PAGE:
Between little field trips around our ‘hood, cackling with delight at our newly messy but blissfully empty house, celebrating our holiday weekend with early happy hours and eating pie for breakfast (my mom won the annual Willcox Thanksgiving pie-making contest with her incomparable apple; we both made pumpkin – both were good, but nothing’s like her gorgeous and delicious apple), we munched on turkey clubs until we didn’t want to look at mayo or toast for at least an hour.

To tide us over, I made a batch of turkey enchiladas that sway to the post-Thanksgiving slurry, bloated beat with a Mexican samba. Oh, baby, arriba!

Farewell, Thanksgiving.

Bring it on holiday season!

A welcome e-visit from Amy and Beth in Providence. Keep it real, ladies.

Click on for the recipe.

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Stir It Up: Thanksgiving Prep & Quick Purple Kale & Truffled Fig Tartlet

21 Nov

Stephen and Penny go rock scuttling

Thanksgiving is an amazing opportunity to give your families that extra special something, and every year, I knock it out of the park.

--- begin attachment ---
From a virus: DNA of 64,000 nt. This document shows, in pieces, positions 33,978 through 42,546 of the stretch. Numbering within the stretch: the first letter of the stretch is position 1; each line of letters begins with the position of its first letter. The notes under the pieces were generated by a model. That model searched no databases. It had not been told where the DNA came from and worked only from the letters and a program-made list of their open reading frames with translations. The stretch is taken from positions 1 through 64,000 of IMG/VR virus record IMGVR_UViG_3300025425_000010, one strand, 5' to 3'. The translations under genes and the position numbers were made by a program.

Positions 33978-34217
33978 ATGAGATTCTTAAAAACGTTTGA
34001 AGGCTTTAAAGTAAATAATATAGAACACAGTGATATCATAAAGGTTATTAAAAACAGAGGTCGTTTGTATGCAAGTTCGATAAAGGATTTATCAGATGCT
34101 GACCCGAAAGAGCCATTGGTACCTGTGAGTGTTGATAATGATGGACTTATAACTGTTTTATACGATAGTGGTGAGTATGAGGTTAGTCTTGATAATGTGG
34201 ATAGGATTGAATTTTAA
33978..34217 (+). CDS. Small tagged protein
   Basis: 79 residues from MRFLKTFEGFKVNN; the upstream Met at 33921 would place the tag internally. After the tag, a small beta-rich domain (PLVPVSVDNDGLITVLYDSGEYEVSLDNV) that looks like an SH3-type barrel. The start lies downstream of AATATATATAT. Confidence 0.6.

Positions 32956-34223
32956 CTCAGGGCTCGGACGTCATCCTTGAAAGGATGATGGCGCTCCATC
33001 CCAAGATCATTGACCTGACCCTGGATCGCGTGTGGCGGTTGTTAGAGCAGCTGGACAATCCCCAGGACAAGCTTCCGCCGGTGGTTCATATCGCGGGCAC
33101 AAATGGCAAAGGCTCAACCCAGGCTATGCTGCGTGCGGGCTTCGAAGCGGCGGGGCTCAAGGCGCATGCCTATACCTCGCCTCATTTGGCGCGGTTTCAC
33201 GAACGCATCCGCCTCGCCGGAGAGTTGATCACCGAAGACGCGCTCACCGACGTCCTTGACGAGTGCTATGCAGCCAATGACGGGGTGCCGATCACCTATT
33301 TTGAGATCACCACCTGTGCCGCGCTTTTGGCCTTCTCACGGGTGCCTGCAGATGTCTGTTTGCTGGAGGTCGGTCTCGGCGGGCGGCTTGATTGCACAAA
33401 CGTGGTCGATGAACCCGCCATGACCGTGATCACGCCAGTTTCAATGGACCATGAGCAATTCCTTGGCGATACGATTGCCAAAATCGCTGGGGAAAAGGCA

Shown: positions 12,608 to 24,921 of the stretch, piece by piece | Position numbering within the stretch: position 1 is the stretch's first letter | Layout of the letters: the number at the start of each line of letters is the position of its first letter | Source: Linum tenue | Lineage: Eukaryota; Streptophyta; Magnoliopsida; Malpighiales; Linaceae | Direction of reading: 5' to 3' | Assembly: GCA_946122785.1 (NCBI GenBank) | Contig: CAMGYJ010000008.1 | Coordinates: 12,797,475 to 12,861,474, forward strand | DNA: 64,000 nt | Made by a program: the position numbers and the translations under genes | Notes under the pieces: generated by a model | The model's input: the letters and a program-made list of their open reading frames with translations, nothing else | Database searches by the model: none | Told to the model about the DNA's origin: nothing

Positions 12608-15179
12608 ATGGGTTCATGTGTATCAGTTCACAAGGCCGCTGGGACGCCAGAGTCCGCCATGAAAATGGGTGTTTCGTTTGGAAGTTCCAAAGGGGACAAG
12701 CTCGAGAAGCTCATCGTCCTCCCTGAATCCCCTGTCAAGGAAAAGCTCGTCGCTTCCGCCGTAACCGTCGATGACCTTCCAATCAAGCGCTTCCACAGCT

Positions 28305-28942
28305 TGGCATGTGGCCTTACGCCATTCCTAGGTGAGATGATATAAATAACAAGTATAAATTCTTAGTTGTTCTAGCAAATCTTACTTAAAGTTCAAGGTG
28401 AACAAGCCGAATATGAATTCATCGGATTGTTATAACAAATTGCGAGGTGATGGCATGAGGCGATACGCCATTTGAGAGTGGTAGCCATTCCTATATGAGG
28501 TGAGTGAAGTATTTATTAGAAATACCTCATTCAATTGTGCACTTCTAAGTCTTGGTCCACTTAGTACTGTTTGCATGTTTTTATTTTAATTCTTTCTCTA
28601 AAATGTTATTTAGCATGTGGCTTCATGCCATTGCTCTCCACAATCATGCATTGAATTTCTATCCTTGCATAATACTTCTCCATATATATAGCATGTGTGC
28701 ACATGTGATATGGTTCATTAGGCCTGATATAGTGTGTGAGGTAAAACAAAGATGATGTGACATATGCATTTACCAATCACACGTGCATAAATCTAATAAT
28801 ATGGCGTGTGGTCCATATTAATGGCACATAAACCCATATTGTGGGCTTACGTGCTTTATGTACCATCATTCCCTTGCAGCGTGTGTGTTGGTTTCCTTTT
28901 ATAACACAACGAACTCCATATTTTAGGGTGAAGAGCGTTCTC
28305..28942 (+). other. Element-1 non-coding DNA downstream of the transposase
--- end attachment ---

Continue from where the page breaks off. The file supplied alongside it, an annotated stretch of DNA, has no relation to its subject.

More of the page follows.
Whether I’m the guest or the host at Thanksgiving, by now, the whole fam knows they can count on me. A handful of crying jags, five to 10 panicked phone calls instructing folks en route to pick up five pounds of butter (there’s never enough!!), bringing up the wars in Afghanistan and Iraq with family members with whom I do not share kindred partisan views and finally, chugging a glass of merlot and waxing nonsensical about current events (this year: Occupy Wall Street!) just as everyone’s relaxing and beginning to enjoy themselves, is just par for the endless Thanksgiving course.

It gets me warmed up for Christmas, when I really like to go on a tear.

Instead of admitting that my outbursts are due to a personality disorder and consulting members of the medical establishment, I choose to believe that my unhinged holiday behavior is caused by lack of planning. Surely, if I made a list of duties and let other people cook too, everything would be as smooth and flawless as perfectly whipped mashed potatoes (I just have to make sure whoever’s mashin’ em uses a ricer, and not, God forbid, a mixer, because that would be a red button excessive glutton-causing crises, we’d be dead in the water).